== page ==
So here they are, finally two completely independent bands from Madagascar, both with a lot to offer: Tarika Sammy and Tarika. What folllows is my musical opinions, and my take on the history of the groups.
I will make an attempt at writing a simple, reasonably unbiased listener's history of Tarika ("the band of") Sammy, since the press release and the liner notes that comes with their CD, and the various email messages and faxes I have gotten (and that you out there in radio land will no doubt get as well) from all over the world seem to have their own various agendas to hash out. I first encountered the group as an eight piece ensemble led by founders Sammy and Tiana with singers Hanitra Razaonialimiarina and Claudia, on some of the early excursions into contemporary Malagasy music. First there was Madigasikara (Globestyle), then the wonderful Madagaskar series (Feuer und Eis/Germany, where their billing was simply Sammy, and which included ensembles called Tarika Rakoto and Tarika Gilbert among the other tracks, all without confusion) They later appeared briefly on Kaiser and Lindley's A World Out Of Time (Shanachie) project. These hints of fame were followed by the formation of a smaller touring and recording unit that included Sammy and Tiana (the Shanachie liner notes says they were "hired out," implying who knows what) along with singer/musicians Noro and Hanitra Rasoanaivo, a quartet that went on to record two marvelous full albums for Rogue Records and Green Linnet/Xenophile.
After those two recordings, due to whatever differences there were creatively or personally between factions in the band, Hanitra and Noro started a new quintet with three new musicians, renamed themselves, in a bit of cheeky bravado, Tarika (in effect, "The Band"). Sammy and Tiana continued the Tarika Sammy name, reuniting with some of the early contingent, going back to a sound more like the one they developed in the early eighties, while adding a certain pop sensibility to the proceedings clearly acquired through his experiences with the touring band. Hanitra and Noro's Tarika headed in a more contemporary roots direction that resulted in Bibiango (Xenophile/Green Linnet, reviewed below) and from the Sammy crew we now have their new album:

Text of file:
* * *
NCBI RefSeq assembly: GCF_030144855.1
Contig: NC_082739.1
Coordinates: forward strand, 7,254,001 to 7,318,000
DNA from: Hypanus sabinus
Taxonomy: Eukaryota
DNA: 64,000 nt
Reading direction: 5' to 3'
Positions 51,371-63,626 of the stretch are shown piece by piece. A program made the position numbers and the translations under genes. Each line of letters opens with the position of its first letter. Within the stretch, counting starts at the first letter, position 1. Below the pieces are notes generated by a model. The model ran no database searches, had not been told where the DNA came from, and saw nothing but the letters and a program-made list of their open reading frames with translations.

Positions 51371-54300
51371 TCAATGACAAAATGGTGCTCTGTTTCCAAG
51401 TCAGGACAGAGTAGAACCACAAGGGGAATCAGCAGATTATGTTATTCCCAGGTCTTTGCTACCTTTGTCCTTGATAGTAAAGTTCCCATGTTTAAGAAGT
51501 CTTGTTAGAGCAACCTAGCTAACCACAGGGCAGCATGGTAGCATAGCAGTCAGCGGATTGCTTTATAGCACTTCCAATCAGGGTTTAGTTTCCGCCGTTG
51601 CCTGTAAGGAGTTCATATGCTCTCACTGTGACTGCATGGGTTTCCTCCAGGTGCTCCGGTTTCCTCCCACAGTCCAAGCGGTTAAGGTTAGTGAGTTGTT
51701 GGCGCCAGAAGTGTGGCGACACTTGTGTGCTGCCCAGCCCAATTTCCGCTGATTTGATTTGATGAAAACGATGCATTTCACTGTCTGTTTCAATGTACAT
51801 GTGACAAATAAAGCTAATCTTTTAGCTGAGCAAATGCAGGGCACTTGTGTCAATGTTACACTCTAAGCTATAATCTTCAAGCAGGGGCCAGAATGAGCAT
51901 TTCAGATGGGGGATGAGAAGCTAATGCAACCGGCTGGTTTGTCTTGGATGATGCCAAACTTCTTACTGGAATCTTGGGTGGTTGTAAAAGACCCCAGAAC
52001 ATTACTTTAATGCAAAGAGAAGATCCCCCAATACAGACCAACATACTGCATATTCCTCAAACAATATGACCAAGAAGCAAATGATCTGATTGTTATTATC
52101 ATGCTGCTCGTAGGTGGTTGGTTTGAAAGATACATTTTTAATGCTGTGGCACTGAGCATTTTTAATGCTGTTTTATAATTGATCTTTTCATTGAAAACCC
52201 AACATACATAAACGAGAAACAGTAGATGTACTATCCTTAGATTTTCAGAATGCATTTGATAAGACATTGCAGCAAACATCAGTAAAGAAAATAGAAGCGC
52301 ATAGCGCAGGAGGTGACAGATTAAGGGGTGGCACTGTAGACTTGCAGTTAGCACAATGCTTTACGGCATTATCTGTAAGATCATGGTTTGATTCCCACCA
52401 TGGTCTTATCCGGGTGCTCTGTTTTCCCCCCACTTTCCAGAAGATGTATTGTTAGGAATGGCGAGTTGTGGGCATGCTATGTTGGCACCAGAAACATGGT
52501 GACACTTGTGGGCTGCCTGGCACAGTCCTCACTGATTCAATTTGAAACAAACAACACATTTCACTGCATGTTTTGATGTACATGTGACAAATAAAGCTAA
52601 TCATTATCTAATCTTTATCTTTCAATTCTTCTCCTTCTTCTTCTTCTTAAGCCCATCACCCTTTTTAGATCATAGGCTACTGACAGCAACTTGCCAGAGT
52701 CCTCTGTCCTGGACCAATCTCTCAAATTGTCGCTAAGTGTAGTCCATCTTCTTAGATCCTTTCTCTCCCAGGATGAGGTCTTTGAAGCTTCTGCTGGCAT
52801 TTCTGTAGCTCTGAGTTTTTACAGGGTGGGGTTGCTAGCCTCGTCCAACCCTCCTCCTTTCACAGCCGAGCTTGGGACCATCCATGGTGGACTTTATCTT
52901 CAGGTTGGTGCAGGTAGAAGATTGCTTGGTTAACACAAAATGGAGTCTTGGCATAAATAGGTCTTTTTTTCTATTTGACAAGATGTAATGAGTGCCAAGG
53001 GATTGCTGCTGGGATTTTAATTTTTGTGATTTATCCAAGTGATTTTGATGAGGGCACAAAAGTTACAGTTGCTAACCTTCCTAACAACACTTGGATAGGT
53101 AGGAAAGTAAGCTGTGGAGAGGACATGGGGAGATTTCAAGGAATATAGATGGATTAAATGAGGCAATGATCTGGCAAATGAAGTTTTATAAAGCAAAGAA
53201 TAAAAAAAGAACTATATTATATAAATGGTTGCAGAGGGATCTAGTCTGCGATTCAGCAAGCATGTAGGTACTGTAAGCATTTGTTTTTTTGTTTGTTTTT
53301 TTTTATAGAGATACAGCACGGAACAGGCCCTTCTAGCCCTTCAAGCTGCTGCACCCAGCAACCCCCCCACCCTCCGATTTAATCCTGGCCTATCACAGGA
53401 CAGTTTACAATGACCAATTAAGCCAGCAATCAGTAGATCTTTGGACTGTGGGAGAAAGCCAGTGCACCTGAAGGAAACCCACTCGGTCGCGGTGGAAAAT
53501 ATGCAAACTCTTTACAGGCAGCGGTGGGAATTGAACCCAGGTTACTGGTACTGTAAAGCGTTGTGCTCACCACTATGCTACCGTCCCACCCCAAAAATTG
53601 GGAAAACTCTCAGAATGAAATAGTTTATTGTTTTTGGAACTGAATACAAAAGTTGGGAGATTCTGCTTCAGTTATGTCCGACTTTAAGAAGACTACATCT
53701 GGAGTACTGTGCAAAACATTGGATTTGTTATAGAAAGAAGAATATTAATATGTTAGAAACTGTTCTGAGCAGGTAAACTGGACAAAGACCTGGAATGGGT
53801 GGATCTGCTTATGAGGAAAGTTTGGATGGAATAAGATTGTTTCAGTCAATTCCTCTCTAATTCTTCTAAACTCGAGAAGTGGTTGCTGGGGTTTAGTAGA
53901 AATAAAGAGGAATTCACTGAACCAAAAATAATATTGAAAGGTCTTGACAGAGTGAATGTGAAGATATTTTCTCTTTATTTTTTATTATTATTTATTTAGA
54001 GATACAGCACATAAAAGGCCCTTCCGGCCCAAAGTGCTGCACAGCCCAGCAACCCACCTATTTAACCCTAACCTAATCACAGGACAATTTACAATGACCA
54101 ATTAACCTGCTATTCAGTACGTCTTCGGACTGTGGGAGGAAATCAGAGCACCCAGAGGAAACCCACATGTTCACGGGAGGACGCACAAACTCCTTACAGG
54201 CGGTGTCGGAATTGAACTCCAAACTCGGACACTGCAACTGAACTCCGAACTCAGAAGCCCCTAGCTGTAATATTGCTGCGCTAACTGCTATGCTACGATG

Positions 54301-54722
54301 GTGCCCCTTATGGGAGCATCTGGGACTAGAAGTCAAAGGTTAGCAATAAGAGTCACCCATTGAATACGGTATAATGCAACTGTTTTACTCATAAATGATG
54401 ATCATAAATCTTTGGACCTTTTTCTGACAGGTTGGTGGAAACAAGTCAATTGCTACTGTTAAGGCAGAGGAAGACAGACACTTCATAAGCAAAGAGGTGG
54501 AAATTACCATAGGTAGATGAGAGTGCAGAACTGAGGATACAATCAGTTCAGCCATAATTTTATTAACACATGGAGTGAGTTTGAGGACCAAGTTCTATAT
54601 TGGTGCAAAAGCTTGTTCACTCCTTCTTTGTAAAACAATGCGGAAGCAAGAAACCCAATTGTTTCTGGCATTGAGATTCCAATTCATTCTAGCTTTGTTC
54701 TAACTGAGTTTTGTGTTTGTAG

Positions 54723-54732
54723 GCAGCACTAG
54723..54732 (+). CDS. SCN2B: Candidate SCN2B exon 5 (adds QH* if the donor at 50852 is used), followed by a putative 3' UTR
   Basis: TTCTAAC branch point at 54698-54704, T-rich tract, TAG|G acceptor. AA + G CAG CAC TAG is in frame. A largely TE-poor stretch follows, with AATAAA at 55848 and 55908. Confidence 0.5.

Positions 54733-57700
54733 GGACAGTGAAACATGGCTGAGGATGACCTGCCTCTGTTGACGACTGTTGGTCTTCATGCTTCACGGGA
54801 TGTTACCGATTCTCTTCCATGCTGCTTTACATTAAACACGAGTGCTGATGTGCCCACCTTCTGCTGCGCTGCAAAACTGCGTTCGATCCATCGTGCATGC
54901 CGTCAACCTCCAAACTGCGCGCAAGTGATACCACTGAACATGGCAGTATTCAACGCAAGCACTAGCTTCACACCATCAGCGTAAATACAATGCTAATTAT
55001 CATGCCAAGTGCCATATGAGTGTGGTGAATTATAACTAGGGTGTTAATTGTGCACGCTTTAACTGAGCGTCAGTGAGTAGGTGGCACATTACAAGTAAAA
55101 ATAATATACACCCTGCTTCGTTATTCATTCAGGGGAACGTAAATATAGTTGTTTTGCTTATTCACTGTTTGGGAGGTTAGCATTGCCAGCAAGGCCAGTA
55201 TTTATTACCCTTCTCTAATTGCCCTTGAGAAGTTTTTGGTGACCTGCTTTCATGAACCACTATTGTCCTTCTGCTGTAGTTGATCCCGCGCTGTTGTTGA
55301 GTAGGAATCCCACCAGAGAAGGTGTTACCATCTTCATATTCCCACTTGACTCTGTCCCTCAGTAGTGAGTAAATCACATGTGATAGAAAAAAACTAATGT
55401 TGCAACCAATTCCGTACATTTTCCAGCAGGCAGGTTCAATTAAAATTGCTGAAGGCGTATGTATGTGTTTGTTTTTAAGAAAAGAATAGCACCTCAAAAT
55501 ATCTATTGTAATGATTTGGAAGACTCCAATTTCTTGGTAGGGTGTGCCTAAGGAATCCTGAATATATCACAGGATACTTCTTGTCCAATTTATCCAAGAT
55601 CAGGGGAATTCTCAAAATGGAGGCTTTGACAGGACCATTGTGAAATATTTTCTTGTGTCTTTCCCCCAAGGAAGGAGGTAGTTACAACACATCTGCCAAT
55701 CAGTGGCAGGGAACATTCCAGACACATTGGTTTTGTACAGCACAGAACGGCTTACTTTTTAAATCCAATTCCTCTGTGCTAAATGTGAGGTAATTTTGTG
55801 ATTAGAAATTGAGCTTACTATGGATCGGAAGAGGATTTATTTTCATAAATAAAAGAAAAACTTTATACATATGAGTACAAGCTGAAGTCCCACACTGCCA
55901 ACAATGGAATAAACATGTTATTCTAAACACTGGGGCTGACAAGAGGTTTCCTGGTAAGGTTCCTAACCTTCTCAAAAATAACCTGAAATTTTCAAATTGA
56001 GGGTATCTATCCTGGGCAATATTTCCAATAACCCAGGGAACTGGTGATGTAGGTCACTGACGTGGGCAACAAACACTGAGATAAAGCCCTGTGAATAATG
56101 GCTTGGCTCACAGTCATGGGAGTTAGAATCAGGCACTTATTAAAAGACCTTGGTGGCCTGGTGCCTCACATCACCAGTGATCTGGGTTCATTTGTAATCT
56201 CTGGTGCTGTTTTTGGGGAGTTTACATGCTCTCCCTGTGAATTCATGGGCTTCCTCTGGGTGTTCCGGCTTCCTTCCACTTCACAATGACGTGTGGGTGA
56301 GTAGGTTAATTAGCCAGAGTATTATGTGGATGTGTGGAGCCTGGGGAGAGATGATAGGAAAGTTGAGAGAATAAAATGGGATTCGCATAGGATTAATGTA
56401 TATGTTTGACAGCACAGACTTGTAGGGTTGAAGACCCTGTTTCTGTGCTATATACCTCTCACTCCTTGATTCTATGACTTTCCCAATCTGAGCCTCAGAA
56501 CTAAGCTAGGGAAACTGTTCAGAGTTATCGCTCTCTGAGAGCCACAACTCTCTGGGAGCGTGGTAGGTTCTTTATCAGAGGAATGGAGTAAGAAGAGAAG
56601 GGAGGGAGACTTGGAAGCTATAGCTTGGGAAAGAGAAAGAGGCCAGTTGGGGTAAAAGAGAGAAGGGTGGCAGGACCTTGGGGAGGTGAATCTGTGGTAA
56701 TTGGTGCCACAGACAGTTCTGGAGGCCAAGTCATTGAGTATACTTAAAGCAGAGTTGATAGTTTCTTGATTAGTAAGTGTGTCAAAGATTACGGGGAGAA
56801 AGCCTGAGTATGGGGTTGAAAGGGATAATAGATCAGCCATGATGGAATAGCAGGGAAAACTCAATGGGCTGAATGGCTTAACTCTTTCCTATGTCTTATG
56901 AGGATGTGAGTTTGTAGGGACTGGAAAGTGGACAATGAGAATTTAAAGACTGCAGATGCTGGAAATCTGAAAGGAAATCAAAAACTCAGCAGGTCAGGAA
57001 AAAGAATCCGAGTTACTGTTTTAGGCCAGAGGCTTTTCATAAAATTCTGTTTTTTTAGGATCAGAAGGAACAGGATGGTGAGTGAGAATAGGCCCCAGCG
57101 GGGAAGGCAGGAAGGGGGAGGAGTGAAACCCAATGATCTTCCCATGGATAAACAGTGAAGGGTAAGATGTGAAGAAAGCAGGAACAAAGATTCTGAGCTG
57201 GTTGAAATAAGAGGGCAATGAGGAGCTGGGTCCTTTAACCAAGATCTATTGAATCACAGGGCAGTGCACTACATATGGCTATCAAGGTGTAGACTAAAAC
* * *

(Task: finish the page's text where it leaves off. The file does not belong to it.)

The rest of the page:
TARIKA SAMMY Beneath Southern Skies
Beneath Southern Skies is a beautiful, raw roots album centered around Sammy and Tiana. They have added some electric bass and guitars here and there, but otherwise sound and feel much like the group of 14 years back. The harmonies are the full and sweet, almost church-choir sound that first attracted me to this group. The traditional kabosy (box guitar), the valiha and marovany (zithers) and sodina (flute) are still in the forefront of the instrumental sound, augmented by the guitars, harmonica, accordion, drum kit and a full barrage of small local percussion instruments. But their music has far from stood still. The grooves have a slightly more international sound, revealing the expanded horizons these musicians have faced over the last two decades. In their founding they were dedicated to bringing together the various and diverse musical cultures of Madagascar, and they don't hesitate to bring a lot of other African, Asian and European sounds into the mix now. They can even edge close to a driving pop sound, as they do on "Basse Marovana," where new member Johnny riffs on the electric bass as if it were the zither. He takes a similar route in a tribute to "Mama Sana," the legendary singer and valiha player and, on the electric guitar, on "Manafo." But it is still in the more local numbers that this band has the most appeal. There's so much energy in the scraping lokanga (fiddle) of "Tsarovy," and it's the gorgeous vocal harmonies of "Zalahy" and lilting harp tones of "Hanatra" that set this group apart from the mainstream. While there's plenty of room for many a "tarika" from Madagascar to be heard by the world, Tarika Sammy are making the competition stiff. (Final aside: maybe Richard Manuel should get after The Robbie Robertson Band for confusing The Band fans?)